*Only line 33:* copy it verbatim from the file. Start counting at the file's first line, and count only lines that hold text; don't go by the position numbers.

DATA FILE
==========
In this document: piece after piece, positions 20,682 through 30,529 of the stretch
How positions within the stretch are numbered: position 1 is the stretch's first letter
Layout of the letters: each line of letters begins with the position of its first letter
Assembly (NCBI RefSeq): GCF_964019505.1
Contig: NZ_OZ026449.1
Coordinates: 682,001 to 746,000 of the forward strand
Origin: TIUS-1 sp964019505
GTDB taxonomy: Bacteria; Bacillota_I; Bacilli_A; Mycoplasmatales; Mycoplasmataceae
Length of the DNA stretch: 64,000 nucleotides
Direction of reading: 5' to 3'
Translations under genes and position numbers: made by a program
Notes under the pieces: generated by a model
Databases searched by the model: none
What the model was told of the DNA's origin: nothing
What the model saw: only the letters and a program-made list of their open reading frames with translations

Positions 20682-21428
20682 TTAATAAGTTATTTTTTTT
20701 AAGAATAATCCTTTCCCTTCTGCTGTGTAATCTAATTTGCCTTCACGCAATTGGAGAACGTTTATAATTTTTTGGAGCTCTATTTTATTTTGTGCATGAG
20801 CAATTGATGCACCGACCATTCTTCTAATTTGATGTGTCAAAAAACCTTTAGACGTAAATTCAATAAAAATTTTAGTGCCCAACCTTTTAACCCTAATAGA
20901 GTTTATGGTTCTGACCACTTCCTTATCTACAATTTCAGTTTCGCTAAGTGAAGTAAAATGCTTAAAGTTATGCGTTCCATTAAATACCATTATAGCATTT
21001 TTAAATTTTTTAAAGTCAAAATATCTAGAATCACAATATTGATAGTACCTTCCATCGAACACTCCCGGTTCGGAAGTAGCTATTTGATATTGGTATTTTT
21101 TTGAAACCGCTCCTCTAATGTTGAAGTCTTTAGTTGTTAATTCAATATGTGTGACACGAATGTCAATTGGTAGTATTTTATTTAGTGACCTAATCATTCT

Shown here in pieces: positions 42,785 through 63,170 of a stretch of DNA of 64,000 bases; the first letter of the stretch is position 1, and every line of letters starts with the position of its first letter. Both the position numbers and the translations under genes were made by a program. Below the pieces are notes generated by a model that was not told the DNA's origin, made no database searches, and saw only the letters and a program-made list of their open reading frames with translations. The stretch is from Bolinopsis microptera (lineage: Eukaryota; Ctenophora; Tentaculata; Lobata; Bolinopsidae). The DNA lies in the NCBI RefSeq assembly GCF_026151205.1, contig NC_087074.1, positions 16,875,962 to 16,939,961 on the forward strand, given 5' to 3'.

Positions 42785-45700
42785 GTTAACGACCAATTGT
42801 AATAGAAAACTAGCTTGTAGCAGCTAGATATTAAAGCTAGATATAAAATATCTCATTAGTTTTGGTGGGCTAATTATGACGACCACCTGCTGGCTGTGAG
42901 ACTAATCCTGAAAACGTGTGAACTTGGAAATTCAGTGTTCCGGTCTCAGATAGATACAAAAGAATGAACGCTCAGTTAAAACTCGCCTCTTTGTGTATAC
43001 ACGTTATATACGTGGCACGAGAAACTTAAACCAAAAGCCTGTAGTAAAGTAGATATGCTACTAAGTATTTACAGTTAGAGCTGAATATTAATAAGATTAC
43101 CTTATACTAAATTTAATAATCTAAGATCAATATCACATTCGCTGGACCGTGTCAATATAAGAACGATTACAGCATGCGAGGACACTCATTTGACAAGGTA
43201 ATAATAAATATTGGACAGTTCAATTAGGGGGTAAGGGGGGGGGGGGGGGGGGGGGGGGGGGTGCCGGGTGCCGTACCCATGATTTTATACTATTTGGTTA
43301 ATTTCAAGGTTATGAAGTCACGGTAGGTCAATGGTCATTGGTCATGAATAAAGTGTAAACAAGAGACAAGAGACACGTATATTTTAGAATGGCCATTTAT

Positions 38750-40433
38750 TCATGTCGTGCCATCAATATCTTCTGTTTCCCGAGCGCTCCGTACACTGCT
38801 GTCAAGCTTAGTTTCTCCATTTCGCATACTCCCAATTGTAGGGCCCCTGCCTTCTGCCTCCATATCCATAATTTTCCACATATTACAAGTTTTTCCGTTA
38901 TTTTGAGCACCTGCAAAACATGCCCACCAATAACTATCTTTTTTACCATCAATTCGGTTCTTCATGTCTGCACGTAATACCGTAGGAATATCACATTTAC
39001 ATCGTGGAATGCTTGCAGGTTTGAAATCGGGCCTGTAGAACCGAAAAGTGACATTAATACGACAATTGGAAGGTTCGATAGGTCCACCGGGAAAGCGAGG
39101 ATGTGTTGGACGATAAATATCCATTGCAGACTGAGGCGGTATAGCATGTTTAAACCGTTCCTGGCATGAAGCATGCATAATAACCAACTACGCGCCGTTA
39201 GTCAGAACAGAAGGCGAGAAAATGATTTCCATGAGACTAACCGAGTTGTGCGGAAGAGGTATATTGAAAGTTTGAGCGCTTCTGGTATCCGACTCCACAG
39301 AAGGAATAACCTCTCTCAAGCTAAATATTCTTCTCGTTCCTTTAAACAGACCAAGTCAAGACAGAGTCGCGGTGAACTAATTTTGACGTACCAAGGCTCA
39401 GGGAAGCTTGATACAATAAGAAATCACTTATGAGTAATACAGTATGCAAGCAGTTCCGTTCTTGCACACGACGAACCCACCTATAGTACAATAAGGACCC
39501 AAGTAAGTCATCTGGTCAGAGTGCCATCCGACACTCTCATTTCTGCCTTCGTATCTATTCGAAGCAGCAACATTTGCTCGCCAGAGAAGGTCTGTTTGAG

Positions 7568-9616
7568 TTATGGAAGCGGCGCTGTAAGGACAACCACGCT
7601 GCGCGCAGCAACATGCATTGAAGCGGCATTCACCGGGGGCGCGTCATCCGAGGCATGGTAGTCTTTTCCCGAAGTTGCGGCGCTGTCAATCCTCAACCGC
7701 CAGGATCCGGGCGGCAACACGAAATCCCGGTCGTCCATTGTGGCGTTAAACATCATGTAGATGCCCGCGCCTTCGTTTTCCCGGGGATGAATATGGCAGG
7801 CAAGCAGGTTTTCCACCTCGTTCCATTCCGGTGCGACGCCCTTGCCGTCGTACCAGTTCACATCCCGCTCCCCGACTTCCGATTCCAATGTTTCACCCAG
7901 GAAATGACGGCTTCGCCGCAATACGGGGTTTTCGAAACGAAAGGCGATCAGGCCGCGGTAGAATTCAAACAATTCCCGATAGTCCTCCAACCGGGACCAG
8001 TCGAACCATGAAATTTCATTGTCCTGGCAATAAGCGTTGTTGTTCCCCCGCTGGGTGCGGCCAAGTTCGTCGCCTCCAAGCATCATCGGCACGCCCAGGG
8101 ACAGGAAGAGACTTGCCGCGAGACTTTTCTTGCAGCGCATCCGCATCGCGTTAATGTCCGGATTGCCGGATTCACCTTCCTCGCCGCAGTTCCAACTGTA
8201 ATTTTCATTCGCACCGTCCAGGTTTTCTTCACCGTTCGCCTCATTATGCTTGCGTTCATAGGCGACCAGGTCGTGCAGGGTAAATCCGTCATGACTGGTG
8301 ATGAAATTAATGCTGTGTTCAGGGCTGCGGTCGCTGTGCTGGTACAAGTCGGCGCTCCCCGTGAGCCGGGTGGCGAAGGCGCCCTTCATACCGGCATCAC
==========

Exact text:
38750 TCATGTCGTGCCATCAATATCTTCTGTTTCCCGAGCGCTCCGTACACTGCT